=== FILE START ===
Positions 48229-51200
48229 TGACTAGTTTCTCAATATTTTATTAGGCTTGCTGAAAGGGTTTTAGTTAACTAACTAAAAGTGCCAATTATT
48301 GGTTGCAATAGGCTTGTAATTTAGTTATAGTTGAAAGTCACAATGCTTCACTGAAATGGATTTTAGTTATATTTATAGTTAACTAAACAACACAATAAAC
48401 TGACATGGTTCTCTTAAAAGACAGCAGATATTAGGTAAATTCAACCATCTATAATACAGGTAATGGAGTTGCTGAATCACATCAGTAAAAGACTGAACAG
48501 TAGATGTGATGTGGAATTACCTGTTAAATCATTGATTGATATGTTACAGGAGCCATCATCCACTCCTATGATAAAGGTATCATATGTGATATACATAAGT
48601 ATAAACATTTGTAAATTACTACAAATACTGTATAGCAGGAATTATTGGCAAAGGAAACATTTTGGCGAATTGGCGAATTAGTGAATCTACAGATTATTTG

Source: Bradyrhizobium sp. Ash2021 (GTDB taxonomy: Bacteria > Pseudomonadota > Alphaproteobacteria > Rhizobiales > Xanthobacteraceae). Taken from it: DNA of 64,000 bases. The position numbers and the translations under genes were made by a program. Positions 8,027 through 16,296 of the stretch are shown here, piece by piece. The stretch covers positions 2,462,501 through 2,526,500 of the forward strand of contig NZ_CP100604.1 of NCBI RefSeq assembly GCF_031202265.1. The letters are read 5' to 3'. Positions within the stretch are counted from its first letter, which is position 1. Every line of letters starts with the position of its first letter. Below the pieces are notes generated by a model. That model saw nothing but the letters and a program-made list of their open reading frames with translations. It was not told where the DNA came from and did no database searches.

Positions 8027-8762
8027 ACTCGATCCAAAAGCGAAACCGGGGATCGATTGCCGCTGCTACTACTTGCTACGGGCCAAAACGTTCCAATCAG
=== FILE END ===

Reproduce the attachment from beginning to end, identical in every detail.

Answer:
Positions 48229-51200
48229 TGACTAGTTTCTCAATATTTTATTAGGCTTGCTGAAAGGGTTTTAGTTAACTAACTAAAAGTGCCAATTATT
48301 GGTTGCAATAGGCTTGTAATTTAGTTATAGTTGAAAGTCACAATGCTTCACTGAAATGGATTTTAGTTATATTTATAGTTAACTAAACAACACAATAAAC
48401 TGACATGGTTCTCTTAAAAGACAGCAGATATTAGGTAAATTCAACCATCTATAATACAGGTAATGGAGTTGCTGAATCACATCAGTAAAAGACTGAACAG
48501 TAGATGTGATGTGGAATTACCTGTTAAATCATTGATTGATATGTTACAGGAGCCATCATCCACTCCTATGATAAAGGTATCATATGTGATATACATAAGT
48601 ATAAACATTTGTAAATTACTACAAATACTGTATAGCAGGAATTATTGGCAAAGGAAACATTTTGGCGAATTGGCGAATTAGTGAATCTACAGATTATTTG

Source: Bradyrhizobium sp. Ash2021 (GTDB taxonomy: Bacteria > Pseudomonadota > Alphaproteobacteria > Rhizobiales > Xanthobacteraceae). Taken from it: DNA of 64,000 bases. The position numbers and the translations under genes were made by a program. Positions 8,027 through 16,296 of the stretch are shown here, piece by piece. The stretch covers positions 2,462,501 through 2,526,500 of the forward strand of contig NZ_CP100604.1 of NCBI RefSeq assembly GCF_031202265.1. The letters are read 5' to 3'. Positions within the stretch are counted from its first letter, which is position 1. Every line of letters starts with the position of its first letter. Below the pieces are notes generated by a model. That model saw nothing but the letters and a program-made list of their open reading frames with translations. It was not told where the DNA came from and did no database searches.

Positions 8027-8762
8027 ACTCGATCCAAAAGCGAAACCGGGGATCGATTGCCGCTGCTACTACTTGCTACGGGCCAAAACGTTCCAATCAG